The other night I perused a few online news articles and their comment sections. There was an article on CNN’s webpage called Let’s Talk About Sex…And Cancer. One person who commented said a couple of minimally offensive things regarding the complaint that cancer patients have a hard time feeling sexual during and after treatment. This person said things like these are “First World problems” (implying that since we don’t live in a Third World country and have problems like starvation and war, cancer patients should just stop whining about surviving cancer) and “I really don’t think I would be too worried about sex if I was surviving cancer.” In the thread in which many objected to the latter remark, this person admitted to not having cancer. Duh, that was pretty clear.
At any rate, the stupidity of these comments distracted me from another well-meaning but ignorant comment, in the same article, made to a woman detailing how her mastectomy scars made her feel. The well-meaning person who responded said something like “oh so sorry, can’t you get reconstruction?” Ugh! Eye-roll, snort of derision (from me). The first person patiently explained how reconstruction isn’t some magical solution. But at lease the well-meaning, ignorant person had some compassion. It makes me re-think my complaints of all the stupid (but well-intentioned) things people say to cancer patients. I can forgive it if the comment comes from compassion. Comments like “I really don’t think I would be too worried about sex if I was surviving cancer,” when spoken by someone without cancer—not so much.
Sadly, this recent stupidity reminded me of something I read several months ago, in the comments to 10 Things Not To Say To A Cancer Patient by Suleika Jaouad, New York Times ‘Well’ columnist. One awful person commented that people should not have to walk on eggshells (meaning watching what he or she says) around those with cancer, and goes on to say things like “be brave & suck it up. Everybody dies.”
Wow. I wonder if these people realize how easy it is to say these kinds of awful things when they aren’t the ones doing the dying, the coping with cancer treatments. Or are they?
This is where the inspirational quotes come in for me. I think of a popular inspirational quote I’ve seen on Tumblr frequently, saying something to the effect that everyone you run into has fought or is fighting something, has experienced some modicum of struggle. I think the quote is supposed to make the reader less judgmental and motivated to show compassion, even when other people say or do stupid things—we don’t know what is going on with that person. I think back to my life before cancer. Did I have struggles? Absolutely, but they were nothing compared to cancer, cancer was bigger than all my previous struggles combined. OK, it is possible the commenters troubling me today survived rape/abuse, or drug addiction, or maybe another kind of life-threatening disease. But the insensitivity of the words makes me doubt that. I’m not suggesting that people who’ve gone through horrible things all wind up being compassionate people incapable of saying such ugly things. I mean hell, look at the crap I write, I can be pretty unafraid of confronting some awful truths, but I don’t think I am deliberately ugly or mean, I hope I do not come off that way.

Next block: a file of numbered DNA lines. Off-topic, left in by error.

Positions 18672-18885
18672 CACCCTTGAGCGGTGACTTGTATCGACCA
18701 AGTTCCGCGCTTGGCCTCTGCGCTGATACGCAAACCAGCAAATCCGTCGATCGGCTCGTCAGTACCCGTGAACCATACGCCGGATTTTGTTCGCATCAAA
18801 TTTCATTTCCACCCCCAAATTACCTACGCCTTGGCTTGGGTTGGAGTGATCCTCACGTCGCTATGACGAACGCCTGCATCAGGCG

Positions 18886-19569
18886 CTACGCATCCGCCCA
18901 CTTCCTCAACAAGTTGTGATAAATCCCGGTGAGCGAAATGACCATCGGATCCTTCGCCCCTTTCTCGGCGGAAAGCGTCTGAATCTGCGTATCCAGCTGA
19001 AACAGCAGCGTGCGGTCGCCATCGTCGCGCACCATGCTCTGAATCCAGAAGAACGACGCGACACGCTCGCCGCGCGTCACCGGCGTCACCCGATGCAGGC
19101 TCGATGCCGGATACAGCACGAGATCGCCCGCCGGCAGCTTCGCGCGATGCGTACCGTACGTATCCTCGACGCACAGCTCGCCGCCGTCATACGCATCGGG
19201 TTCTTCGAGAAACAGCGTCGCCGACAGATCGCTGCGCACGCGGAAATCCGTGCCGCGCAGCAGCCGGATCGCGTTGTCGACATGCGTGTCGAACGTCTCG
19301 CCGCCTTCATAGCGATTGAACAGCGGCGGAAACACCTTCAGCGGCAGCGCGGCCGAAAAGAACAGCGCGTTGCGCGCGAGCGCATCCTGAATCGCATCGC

Which brings me to a popular (on Tumblr) quote by Elisabeth Kübler-Ross: “The most beautiful people we have known are those who have known defeat, known suffering, known struggle, known loss, and have found their way out of the depths. These persons have an appreciation, a sensitivity, and an understanding of life that fills them with compassion, gentleness, and a deep loving concern. Beautiful people do not just happen.” The comments in my first paragraph lack sensitivity, compassion and concern, and were made by one who admits to not have faced cancer. The comment in response to “10 Things Not…” also lacks sensitivity, but the bitterness in the words might be because the person has suffered great loss and has no pity left for anyone else facing disaster. Or maybe I wish to make an excuse for his or her comment because my own suffering-induced compassion kicking in? I want to believe that this person is just bitter, and really isn’t that ignorant and cruel, but deep down, I would not be surprised if he or she truly is that ignorant and cruel.
Which finally brings me tone last inspirational quote, which only seems attributed to Twitter, saying “some people were born to be lucky, others were born to be fighters”.
So as a cancer patient I was born to not only to fight the disease, but idiot comments as well? Maybe. Many would say, so don’t read these kinds of articles and the comments that go along with them. But you cannot hide from stupid comments, I got them quite a bit in the early days of cancer and I was shocked and unable to respond. Now that I am wiser and more aware of the sheer amount of insensitivity out there, I can handle the day-to-day, face-to-face so much better; I mind the comments less, and have some prepared responses. Am I a born fighter? Yep, bring on the stupid comments, I got answers.